Out of all the Russell Crowe films reviewed in this series (aside from Gladiator) I think it would be fair to say that L.A. Confidential would in general be one of Russell's more popular films especially with non-Crowe fans. Bluntly put L.A. Confidential isn't a great film, it's quite possibly one of the greatest crime thrillers ever made.
L.A. Confidential focuses on the LAPD in the in the 1950's. It's a decade where there existed a thin line between cops and criminals. Some cops had there hands in the cookie jar, while others did whatever it took, legal or illegal to have true justice served against those who deserved it. The film focuses mainly on three detectives; Bud White (Russell Crowe) is the hothead, an incident in his childhood as given him a great disdain for those that mistreat women, and he's the man higher ups usually call in when they need information beat out of someone. Ed Exley (Guy Pierce) is a young cop and the son of a legend who uses his brains and wits to get promoted to detective by means that makes him hated by the rest of the force. And finally there is Jack Vincennes (Kevin Spacey) a veteran detective who spends most of his time swapping information with the editor of Hush-Hush magazine by making a little side money for drug busts and publicity shots while moonlighting as the adviser to a television show called Badge of Honor.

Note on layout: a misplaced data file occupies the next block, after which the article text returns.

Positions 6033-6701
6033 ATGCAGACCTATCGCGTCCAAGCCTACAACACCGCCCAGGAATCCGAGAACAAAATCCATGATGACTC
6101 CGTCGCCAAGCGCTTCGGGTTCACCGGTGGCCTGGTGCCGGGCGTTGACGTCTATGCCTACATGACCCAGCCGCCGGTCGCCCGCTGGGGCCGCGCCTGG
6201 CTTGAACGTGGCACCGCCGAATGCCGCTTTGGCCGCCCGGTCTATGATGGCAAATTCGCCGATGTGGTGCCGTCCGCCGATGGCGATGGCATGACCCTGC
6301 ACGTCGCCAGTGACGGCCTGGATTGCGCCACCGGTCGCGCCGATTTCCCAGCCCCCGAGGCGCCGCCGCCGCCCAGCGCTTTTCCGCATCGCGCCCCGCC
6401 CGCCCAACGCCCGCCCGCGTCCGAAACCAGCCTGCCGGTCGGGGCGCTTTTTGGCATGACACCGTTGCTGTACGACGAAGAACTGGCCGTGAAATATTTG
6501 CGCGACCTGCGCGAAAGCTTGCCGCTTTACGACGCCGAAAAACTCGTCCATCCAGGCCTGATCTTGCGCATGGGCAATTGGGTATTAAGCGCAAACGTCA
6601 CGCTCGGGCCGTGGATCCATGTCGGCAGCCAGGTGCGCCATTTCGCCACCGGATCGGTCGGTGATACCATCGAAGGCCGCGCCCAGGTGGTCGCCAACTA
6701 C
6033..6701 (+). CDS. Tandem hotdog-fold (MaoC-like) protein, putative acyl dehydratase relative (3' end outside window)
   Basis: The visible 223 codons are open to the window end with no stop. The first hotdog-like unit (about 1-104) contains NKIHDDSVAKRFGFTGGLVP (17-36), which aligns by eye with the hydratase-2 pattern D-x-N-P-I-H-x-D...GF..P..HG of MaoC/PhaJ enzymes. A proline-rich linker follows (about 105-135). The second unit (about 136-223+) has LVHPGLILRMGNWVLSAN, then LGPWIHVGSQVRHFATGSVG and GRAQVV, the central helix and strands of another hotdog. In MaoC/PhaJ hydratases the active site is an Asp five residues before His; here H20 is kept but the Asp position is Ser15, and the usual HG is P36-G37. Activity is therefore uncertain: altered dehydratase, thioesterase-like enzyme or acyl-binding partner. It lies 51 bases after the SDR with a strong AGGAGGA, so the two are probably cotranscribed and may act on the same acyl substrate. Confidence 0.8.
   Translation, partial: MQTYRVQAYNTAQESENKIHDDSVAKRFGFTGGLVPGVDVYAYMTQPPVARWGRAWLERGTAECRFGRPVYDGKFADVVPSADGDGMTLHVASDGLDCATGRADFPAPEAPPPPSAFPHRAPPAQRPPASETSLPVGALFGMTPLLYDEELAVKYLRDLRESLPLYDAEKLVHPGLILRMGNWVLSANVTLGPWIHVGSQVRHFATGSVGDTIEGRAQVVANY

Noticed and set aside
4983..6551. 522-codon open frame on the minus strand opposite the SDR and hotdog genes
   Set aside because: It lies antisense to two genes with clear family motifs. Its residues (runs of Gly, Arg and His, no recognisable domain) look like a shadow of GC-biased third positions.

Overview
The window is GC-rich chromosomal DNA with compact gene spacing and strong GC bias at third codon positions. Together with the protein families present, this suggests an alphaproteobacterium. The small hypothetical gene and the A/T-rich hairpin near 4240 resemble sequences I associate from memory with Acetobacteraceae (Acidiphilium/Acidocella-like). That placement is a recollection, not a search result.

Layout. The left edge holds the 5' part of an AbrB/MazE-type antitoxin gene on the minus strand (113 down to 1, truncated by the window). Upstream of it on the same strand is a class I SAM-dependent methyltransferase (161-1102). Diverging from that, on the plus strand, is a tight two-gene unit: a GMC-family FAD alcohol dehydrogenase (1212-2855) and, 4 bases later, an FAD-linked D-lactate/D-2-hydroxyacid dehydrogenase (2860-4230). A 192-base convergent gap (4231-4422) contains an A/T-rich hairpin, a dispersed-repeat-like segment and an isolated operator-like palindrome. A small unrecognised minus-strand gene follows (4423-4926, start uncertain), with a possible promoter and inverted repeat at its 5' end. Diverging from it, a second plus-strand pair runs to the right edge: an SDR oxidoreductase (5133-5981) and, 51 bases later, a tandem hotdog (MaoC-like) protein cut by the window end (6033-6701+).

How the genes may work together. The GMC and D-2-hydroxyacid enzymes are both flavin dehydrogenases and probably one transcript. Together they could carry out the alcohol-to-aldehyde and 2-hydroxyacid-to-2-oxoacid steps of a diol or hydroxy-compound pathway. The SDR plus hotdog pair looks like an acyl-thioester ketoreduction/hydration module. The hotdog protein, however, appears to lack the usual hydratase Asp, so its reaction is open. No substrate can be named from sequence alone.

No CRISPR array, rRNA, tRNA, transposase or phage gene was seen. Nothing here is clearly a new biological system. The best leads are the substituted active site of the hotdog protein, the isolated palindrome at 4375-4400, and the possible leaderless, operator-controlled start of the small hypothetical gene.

The entire plot is around a shooting at an all night diner, one of the deaths being a former cop and partner of Bud White. It's a case that could end up being young Ed Exley's big break, and soon all three detectives will discover that the completely different leads they are following all end up connecting to one person. It's a case which involves a lot of key players even within the police department, who are willing to do anything to cover their tracks. An intriguing story of corruption and the transformation of these three detectives who start off a little crooked and actually begin to grow as people through some trying ordeals as the realize the reason they became cops in the first place.
I really don't have much to say about L.A. Confidential other than the fact that it's simply a top notch film, and I think most people who've seen it probably would agree, making this is one of the few times I agree with the majority. An all-star cast and a gripping, twisting story make this one of the best cop films I've ever seen, and it's one of the more realistic looks at what an organization such as the LAPD was probably like in the 1950's. My only reason for not giving this film a perfect score is the story can be a bit confusing at times, as a lot of names are tossed into the mix of key players in the plot that it's sometimes keeps it all hard to follow. Overall, L.A. Confidential is a must see film, it's Russell Crowe's first real breakthrough role in American cinema, and simply a great film alone. It can be a little vulgar at times, and is definitely violent, so it goes without saying it's not a film for the kids, but for the more mature it's a film that will knock your socks off from beginning to end, especially the ending where everything starts to unravel.